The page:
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 Capital City Luanda

 Currency Angolan Kwanza AOA

National Day  11 November

His Excellency Mr Rui Jorge. C. Mangueira
Ambassador Extraordinary and Plenipotentiary
Embassy of the Republic of Angola
22 Dorset Street
London W1U 6QY
T: 020 7299 9850
F: 020 7486 9397
E: embassy@angola.org.uk
Ambassador Extraordinary and Plenipotentiary

ANGOLA’S NEW AMBASSADOR Rui Jorge C. Mangueira returns to the capital after 25 years. The Manchester United fan was last here as First Secretary at the Embassy in the early 90s. He observes that “London is the same vibrant city,” but that the biggest change has been the way he has been received by his colleagues and institutions. “People are now far more open to a representative of a country like Angola. I feel really positive about working closely with institutions and other Heads of Mission in London.”

The Ambassador arrived on 27 April, with his wife Maria, and presented his credentials to Her Majesty just five days later. This was just in time to be included in the 65th anniversary of the Coronation of the Queen celebrations.

Graduating in Law in the late 1980s, the Ambassador found himself inspired by one particular teacher: John Philip Martin was not only Dean at his university, but also Angola’s first Ambassador in Belgrade, who went on to be Ambassador at the UN. “His friendship was a strong influence and inspired me to go into diplomacy,” he notes.

Accordingly, Mr Mangueira’s career began in the legal department of the MFA in 1987. Just 10 days later, he found himself at a conference on human rights at the UN in Geneva. “It was the best start. To be in touch with different cultures, languages and people, and discuss the various perceptions on human rights was a transformational experience.”

During the following year came one of the most memorable events of his career, when he was involved in Angola signing the peace agreements in New York. “The battle of Cuito Cuanavale and the Cuban intervention in Angola was a turning point in Southern African history, which drove for Namibian independence and the democratisation of South Africa.”

London was his first bilateral experience, and came “at a special time for Angola-British cooperation. I was at the centre of negotiations with the British government who agreed to lift the embargo and support the government in order to change the situation in our country.”

Various other roles at the MFA involved working on economic integration and building strong relationships with SADC countries, plus Angola’s successful election as a non-permanent UN Security Council member. Then Mr Mangueira was posted to Dubai as Consul General, eventually opening the Embassy in 2008 as the country’s first Ambassador to the UAE.

As Deputy Minister of Foreign Affairs, the Ambassador had the opportunity to work with 38 heads of state, successfully leading a campaign to elect Madam Dlamini-Zuma, then South Africa’s Home Affairs Minister, as the first woman leader of the AU. Shortly after, he became Angola’s Minister of Justice and Human Rights (2012-17), leading the delegation to defend Angola’s report on the protocol on civil and political rights and protocol on economic culture and social rights before the UN.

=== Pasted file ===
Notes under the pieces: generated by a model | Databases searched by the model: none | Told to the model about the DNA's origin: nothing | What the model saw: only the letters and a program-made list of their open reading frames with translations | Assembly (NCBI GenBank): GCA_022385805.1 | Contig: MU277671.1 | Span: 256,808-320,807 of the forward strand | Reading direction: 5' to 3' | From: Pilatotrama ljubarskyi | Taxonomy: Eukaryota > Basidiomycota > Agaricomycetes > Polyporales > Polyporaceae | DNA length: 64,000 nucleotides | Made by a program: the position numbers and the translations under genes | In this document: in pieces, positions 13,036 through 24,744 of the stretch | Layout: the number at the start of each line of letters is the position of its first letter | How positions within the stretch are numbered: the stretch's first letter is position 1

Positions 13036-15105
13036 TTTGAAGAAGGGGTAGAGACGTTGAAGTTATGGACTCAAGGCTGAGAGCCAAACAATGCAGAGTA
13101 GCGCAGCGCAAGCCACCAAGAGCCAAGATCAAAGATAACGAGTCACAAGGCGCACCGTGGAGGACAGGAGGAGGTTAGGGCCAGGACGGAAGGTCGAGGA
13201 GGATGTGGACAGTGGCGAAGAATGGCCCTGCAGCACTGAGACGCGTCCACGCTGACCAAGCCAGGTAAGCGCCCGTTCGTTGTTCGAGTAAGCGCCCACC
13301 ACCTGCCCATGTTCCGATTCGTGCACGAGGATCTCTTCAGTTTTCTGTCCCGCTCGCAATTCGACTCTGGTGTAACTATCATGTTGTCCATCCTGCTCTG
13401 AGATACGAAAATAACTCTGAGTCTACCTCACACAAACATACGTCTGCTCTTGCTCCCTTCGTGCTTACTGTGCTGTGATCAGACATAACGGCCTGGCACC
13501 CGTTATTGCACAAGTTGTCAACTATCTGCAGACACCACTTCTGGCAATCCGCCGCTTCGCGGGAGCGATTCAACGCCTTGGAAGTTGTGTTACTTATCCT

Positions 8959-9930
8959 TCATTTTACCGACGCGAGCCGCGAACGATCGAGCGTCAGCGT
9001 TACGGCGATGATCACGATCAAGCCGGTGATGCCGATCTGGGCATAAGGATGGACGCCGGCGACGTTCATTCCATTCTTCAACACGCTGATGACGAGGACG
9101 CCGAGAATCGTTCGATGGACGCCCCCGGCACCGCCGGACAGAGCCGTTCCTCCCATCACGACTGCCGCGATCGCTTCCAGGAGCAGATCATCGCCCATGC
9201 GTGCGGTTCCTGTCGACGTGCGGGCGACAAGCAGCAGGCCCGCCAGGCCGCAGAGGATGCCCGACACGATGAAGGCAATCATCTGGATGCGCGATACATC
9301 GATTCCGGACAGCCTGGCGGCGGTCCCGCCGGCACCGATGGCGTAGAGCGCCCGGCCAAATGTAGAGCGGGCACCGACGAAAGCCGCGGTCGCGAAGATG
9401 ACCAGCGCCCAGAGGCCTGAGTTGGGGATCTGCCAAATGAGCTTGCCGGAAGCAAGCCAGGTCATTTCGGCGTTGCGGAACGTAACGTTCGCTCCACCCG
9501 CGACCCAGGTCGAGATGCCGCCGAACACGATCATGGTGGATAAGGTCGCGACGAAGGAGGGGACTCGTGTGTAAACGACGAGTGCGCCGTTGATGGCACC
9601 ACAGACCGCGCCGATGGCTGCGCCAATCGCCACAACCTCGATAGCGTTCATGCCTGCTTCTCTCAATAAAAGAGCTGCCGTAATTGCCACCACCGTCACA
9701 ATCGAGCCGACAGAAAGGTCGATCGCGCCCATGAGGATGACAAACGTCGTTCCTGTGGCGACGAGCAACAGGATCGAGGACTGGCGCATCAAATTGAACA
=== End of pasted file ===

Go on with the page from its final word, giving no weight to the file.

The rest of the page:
Now as Ambassador in the UK he says, “Our primary target is to increase, strengthen and promote our relationship with the UK at both political and economic levels. We have big opportunities for investment: many British companies work in oil in Angola already, but there is room for more. We have also diversified into agribusiness; energy and transportation networks providing further options.”

At the start of October, he hosted a heavyweight delegation from his capital to attend the London Illegal Wildlife Trade conference hosted by the FCO. “We believe this is a very important issue for Angola, and we need to protect our wildlife. We also have strong cooperation with SADC countries on environmental matters.”

What does he think is Angola’s greatest diplomatic challenge? “Angola needs to be seen to have its own context from which to conduct international relations. Of course, countries can’t act alone, and in Angola, we believe that multilateralism is essential, whether it’s the AU, UN or SADC, or other organisations.” He continues: “With this in mind, Angola has a plan to request membership of the Commonwealth. We believe that the values of the Commonwealth will help Angola to place itself in the right context. But we have a lot of work to do.”

Reflecting on his life, Mr Mangueira says “I’ve had a happy career that’s taken me to over 130 countries. But what is really important in diplomatic life is the fact we exchange points of view on politics, culture and economics. Diplomacy is essentially an exchange of ideas and experience, and sometimes with people that you might never imagine you would meet. We may have different views, but we can still make friends. This is the beauty of diplomacy.”


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